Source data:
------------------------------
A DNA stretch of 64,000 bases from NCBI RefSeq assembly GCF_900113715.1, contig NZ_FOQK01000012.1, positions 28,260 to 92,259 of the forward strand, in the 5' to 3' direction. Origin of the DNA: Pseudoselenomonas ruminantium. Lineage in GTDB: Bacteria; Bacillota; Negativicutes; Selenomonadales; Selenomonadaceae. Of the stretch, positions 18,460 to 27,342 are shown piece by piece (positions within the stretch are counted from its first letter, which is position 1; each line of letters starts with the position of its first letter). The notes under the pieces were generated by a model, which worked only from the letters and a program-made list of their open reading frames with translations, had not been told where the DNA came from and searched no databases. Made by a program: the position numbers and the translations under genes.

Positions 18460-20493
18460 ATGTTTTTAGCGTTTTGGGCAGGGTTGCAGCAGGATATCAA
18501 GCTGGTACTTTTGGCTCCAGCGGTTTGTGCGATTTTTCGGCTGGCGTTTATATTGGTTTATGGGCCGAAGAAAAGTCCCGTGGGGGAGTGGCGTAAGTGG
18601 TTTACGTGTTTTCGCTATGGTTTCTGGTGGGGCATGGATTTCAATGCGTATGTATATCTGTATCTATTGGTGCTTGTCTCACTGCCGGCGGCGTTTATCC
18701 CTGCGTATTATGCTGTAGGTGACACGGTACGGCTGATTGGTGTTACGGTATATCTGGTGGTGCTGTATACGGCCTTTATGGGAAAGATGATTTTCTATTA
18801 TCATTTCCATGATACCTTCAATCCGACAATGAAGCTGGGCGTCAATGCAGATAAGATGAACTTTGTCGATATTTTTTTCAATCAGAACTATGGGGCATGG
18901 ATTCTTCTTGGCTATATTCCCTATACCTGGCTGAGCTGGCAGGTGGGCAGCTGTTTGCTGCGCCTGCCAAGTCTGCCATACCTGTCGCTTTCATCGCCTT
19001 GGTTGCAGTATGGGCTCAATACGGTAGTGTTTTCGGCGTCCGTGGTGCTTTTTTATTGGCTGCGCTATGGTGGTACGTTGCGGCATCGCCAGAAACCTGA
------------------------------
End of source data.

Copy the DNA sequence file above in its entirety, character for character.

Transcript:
A DNA stretch of 64,000 bases from NCBI RefSeq assembly GCF_900113715.1, contig NZ_FOQK01000012.1, positions 28,260 to 92,259 of the forward strand, in the 5' to 3' direction. Origin of the DNA: Pseudoselenomonas ruminantium. Lineage in GTDB: Bacteria; Bacillota; Negativicutes; Selenomonadales; Selenomonadaceae. Of the stretch, positions 18,460 to 27,342 are shown piece by piece (positions within the stretch are counted from its first letter, which is position 1; each line of letters starts with the position of its first letter). The notes under the pieces were generated by a model, which worked only from the letters and a program-made list of their open reading frames with translations, had not been told where the DNA came from and searched no databases. Made by a program: the position numbers and the translations under genes.

Positions 18460-20493
18460 ATGTTTTTAGCGTTTTGGGCAGGGTTGCAGCAGGATATCAA
18501 GCTGGTACTTTTGGCTCCAGCGGTTTGTGCGATTTTTCGGCTGGCGTTTATATTGGTTTATGGGCCGAAGAAAAGTCCCGTGGGGGAGTGGCGTAAGTGG
18601 TTTACGTGTTTTCGCTATGGTTTCTGGTGGGGCATGGATTTCAATGCGTATGTATATCTGTATCTATTGGTGCTTGTCTCACTGCCGGCGGCGTTTATCC
18701 CTGCGTATTATGCTGTAGGTGACACGGTACGGCTGATTGGTGTTACGGTATATCTGGTGGTGCTGTATACGGCCTTTATGGGAAAGATGATTTTCTATTA
18801 TCATTTCCATGATACCTTCAATCCGACAATGAAGCTGGGCGTCAATGCAGATAAGATGAACTTTGTCGATATTTTTTTCAATCAGAACTATGGGGCATGG
18901 ATTCTTCTTGGCTATATTCCCTATACCTGGCTGAGCTGGCAGGTGGGCAGCTGTTTGCTGCGCCTGCCAAGTCTGCCATACCTGTCGCTTTCATCGCCTT
19001 GGTTGCAGTATGGGCTCAATACGGTAGTGTTTTCGGCGTCCGTGGTGCTTTTTTATTGGCTGCGCTATGGTGGTACGTTGCGGCATCGCCAGAAACCTGA